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Thread: Intel's Knights Corner Turns Into The Xeon Phi

  1. #11
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    Quote Originally Posted by chuckula View Post
    To all of the people spreading FUD that this card is less powerful than a 5 year old desktop ATI part... GET THE FACTS. People here are comparing theoretical hand-wavy peak performance numbers for *single precision operations* that are never reached in real life to actual certified *real* performance numbers for actual benchmarks achieved in the MIC systems. There is a *WORLD* of difference and if you don't believe me, go read the TOP 500 list and see how many 5 year old AMD GPUs are in there if those parts are supposedly amazing... I can save you some time since the answer is 0.

    Let me put it to you this way: The exact same benchmarks where Intel has already shown MIC working at over 1 Terraflop are the benchmarks where Nvidia is *projecting* that its *full GK110 part* will be when it is finally released. Basically, Nvidia's top-of-the-line next-generation 7+ Billion transistor monster will be in the same league as MIC, but require you to use the CUDA programming model to get the performance. MIC totally destroys any existing compute accelerator on the market, and as a huge bonus the programming model for MIC is light years ahead of having to use CUDA or whatever passes for OpenCL these days in AMD land. The MIC is a fully documented architecture that supplies SIMD instructions that are expanded from the existing AVX instructions already used in Intel & AMD CPUs.

    MIC is a *vastly* more open architecture than anything from Nvidia or AMD. And don't even get me started with the likes of Quaridiot who act like the Messiah has returned when AMD releases incomplete and inaccurate docs for some of its cards long after they have been released for a couple of unpaid volunteers to decipher. MIC is a 100% open documented architecture and Intel has already released open source software for it in advance of its launch. This architecture will hopefully force Nvidia and AMD to *really* take Linux seriously instead of treating it like a second class citizen while trying to make huge $$$ on Linux-based HPC systems.
    So if the "facts" come from intel, they're truth, if they come from anyone else, they're lies? Get your bullshit straight. Intel is competent at precisely one thing; faking benchmarks.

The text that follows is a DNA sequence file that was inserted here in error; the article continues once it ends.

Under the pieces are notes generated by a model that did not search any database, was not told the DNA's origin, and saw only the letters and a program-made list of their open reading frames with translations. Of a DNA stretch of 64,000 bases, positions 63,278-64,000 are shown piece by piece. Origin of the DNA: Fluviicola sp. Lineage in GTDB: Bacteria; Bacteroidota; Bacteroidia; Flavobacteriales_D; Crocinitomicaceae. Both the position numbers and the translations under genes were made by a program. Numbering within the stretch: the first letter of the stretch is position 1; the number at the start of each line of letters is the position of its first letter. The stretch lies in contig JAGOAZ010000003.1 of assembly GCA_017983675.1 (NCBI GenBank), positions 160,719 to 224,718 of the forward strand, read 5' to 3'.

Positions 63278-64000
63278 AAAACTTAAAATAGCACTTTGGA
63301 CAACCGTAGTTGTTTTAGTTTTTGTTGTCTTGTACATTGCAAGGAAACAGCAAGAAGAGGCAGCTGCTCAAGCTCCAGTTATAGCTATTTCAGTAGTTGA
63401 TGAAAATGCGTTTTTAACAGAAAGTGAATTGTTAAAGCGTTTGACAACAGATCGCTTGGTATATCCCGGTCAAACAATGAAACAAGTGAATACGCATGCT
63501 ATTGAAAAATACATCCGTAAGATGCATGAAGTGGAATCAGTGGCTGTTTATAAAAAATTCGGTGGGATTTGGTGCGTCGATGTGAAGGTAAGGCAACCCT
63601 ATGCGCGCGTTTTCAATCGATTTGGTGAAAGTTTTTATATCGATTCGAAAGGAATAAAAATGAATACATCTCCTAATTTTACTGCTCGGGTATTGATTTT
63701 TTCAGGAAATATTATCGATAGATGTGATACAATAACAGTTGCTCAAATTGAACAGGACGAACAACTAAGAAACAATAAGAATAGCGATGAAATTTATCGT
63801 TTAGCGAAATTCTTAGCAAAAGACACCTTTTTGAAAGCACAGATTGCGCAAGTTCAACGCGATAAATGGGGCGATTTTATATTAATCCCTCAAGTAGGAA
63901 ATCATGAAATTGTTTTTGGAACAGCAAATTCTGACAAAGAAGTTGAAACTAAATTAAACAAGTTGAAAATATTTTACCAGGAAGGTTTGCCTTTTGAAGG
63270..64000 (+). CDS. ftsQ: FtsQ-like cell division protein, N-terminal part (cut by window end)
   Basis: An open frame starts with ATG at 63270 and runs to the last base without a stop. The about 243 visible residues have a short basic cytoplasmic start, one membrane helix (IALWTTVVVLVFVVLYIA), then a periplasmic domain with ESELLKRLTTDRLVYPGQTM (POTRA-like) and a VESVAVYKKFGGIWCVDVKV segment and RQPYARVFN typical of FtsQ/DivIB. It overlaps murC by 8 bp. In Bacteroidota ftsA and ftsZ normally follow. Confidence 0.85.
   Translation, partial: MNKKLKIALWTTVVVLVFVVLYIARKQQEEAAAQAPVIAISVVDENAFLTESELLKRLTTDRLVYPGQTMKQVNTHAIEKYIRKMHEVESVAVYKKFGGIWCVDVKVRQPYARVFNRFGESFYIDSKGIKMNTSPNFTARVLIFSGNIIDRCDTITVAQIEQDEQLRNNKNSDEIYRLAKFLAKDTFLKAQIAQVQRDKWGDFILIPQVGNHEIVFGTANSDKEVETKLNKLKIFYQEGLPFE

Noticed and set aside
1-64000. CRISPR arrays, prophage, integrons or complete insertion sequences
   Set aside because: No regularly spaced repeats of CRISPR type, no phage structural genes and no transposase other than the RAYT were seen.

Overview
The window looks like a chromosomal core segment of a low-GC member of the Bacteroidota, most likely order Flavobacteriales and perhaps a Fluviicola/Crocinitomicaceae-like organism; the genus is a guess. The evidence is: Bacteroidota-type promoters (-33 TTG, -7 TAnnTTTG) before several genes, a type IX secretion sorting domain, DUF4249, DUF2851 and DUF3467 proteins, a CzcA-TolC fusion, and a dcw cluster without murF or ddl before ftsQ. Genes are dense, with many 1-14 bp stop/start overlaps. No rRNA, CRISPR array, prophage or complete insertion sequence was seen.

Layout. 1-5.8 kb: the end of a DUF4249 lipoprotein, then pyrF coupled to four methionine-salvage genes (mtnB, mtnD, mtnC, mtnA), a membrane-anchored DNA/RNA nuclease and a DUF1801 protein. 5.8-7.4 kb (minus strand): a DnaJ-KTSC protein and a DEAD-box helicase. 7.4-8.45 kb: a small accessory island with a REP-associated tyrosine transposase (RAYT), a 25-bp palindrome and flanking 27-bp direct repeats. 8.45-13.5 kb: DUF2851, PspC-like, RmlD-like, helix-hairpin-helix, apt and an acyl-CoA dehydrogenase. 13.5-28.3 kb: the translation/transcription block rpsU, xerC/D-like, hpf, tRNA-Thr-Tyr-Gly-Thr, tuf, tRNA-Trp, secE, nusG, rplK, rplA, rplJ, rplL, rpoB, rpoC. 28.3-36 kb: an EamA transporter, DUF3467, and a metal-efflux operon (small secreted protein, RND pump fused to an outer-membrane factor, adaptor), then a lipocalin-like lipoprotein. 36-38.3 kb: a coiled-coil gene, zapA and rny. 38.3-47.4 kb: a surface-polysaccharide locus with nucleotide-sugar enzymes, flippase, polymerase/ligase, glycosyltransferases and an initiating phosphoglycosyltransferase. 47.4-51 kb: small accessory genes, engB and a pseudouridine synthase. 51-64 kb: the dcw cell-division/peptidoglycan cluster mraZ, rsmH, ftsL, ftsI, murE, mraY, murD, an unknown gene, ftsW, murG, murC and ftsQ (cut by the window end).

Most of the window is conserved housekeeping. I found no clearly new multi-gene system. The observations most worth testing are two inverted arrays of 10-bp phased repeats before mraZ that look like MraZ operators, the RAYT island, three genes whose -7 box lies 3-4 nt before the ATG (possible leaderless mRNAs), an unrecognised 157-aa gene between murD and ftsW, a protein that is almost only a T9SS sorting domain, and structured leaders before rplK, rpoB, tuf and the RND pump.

So if you want to get your FACTS, buy one and run some *REAL* code on it. See it fall on its face.

  2. #12
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    Quote Originally Posted by crazycheese View Post
    This is exactly what I was thinking several years ago.
    Central CPU will be managing tasks, where pluggable CPU modules will provide actuall performance.
    Multiply these modules with OpenCL and you have ray-trace real-time graphics.
    don't forget your history that already happened Many many years ago originally in the BBC and AMIGA add in many core Transporter boards, its taken all this time to become popular again, but it may finally go somewhere on mass with Intel behind this new OLD UK Transporter concept thats come to the x86 landscape now....
    Last edited by popper; 06-19-2012 at 01:39 PM.

  3. #13
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    Quote Originally Posted by Veerappan View Post
    From what I've heard, the Larabee/KC/Phi design should scale better with branchy code, which is something that GPUs really suck at.

    For certain problem sets GPUs are really good and you can get something approximating its maximum stated performance, but the moment you start adding branches that start sending threads in different directions your performance takes a nosedive.
    Veerappan, will the chemical company you now work for be buying some of these knights corner ( they should have kept that name its more memorable than phi) for you to play with and try ?, perhaps you should ask them to then you can have a go at writing some 512bit AVC? SIMD patches for your beta OpenCL code base.... and post results....

    and if they do, it might be nice to see you also wrote a few assembly and C patches for x264 to see the checkasm results of a large 1080p upscale to 4k/8k rescale and encode on these too if they get you some boards, and/or put one online and give the x264 dev's remote access to write and run hd and super HD tests for it.

    assuming their new many core 512 SIMD is up to scratch for generic use and not just some oddball uni niche and top 500 companies with money to burn for overpriced industrial Co-Processor cards.
    Last edited by popper; 06-19-2012 at 02:19 PM.

  4. #14
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    Quote Originally Posted by popper View Post
    don't forget your history that already happened Many many years ago originally in the BBC and AMIGA add in many core Transporter boards, its taken all this time to become popular again, but it may finally go somewhere on mass with Intel behind this new OLD UK Transporter concept thats come to the x86 landscape now....
    that OC should read Transputer